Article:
Wednesday, April 04, 2007

Developing IT Strategy

One perk of this new job is that you meet distinguished experts in their areas. For example, through the Gartner programmes.

Recently John Roberts delivered a thought (and discussion) provoking talk to a handful of managers around here.

John P. Roberts


John P. Roberts
Research VP and Distinguished Analyst

Gartner Australasia Pty. Limited
Melbourne, Australia


He suggested a model to assess strategic maturity within the organization. (To fix the current co-ordinates before undertaking the journey.) And he showed how to develop an IT strategy that supports the business one.

This brought to my mind thoughts I had upon joining this office a few days ago: the biggest challenge here would be to keep business, rather than technology focus.

However, John asked a rhetorical question that sent me down a path entirely different from where he was pointing. He asked if we ever stopped to think of the impact that email made to our business?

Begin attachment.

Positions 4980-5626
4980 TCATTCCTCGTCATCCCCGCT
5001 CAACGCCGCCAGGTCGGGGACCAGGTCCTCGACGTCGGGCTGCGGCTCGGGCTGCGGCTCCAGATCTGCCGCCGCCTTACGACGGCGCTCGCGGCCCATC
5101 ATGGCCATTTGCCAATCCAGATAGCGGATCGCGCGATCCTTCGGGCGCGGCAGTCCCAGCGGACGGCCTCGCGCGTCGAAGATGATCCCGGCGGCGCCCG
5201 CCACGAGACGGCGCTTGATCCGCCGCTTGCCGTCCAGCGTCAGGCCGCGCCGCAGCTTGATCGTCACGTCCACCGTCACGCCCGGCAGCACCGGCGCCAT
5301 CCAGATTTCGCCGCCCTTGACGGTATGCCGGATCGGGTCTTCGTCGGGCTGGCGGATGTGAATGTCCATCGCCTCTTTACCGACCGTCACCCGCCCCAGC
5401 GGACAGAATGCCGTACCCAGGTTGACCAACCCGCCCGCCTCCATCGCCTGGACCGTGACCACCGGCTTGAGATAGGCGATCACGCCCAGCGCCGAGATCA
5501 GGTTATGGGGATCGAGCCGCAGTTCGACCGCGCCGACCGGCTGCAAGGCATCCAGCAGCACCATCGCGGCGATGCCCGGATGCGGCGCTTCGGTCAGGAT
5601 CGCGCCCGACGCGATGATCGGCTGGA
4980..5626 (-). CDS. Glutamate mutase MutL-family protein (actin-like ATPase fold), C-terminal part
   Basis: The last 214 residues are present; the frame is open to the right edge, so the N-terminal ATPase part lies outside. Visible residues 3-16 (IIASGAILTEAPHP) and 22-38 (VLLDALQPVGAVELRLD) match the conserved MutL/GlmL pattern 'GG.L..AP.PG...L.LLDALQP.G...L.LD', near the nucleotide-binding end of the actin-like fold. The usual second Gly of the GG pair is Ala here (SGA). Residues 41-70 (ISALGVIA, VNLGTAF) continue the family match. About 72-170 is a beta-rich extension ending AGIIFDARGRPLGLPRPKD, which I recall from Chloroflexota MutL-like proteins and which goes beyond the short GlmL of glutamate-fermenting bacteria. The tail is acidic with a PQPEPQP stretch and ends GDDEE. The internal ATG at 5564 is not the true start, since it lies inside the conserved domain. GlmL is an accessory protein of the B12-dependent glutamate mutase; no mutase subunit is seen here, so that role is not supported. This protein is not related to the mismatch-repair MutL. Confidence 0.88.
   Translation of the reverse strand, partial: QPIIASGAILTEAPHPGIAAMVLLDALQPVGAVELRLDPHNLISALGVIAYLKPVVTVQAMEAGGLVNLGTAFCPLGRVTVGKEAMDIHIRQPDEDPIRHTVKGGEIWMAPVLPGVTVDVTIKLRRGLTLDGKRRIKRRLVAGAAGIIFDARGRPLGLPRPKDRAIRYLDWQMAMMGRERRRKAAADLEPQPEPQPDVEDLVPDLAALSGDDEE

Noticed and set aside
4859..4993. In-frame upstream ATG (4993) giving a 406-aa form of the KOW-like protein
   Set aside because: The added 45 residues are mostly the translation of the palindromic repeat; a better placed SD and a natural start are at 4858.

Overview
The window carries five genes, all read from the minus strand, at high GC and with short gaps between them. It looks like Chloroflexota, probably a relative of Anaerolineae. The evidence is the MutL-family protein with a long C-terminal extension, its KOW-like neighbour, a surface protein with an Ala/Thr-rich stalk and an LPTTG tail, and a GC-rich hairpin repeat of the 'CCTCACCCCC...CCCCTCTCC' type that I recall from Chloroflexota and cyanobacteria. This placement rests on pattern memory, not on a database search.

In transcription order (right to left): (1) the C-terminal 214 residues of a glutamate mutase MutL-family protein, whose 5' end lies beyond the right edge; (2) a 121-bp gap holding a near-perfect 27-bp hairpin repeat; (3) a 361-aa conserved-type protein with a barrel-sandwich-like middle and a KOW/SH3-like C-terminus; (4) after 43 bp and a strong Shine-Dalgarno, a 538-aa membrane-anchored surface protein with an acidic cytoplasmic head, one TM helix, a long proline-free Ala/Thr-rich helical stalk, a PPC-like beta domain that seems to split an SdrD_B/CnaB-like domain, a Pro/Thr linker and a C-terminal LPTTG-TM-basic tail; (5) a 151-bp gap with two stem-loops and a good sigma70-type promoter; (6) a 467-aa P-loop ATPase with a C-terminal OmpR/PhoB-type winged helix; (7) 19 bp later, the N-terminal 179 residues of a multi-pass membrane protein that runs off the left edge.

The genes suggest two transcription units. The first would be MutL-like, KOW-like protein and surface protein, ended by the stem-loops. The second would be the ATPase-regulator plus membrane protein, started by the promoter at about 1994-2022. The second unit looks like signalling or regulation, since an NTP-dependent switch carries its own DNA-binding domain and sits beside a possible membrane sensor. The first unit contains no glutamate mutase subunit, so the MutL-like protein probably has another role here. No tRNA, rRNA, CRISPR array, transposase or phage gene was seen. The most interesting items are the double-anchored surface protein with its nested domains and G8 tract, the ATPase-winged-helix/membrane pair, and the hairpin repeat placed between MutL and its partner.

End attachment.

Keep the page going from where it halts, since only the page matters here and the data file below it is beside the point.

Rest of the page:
Do we need to do that? I don't think so.

In An Introduction to Mathematics (1948), Alfred North Whitehead wrote, "Civilization advances by extending the number of important operations which we can perform without thinking about them."

We don't need to evaluate for ourselves what's in widespread use. We needn't examine (ab initio) the technology solutions that similar businesses have adopted and which seems to be working for them(called learning from business cases).

It's putting faith in the same Darwin's law of natural selection that created the most complex IT application that we know: the human genome!

Yes, the fittest would survive. And sure, we can increase our survival chances by adopting the sensible approach that Roberts advocated. Just that there are limits to what needs to be examined.

Now let me circulate a questionnaire among my colleagues to locate where we stand today (assess strategic maturity within the organisation).


No comments: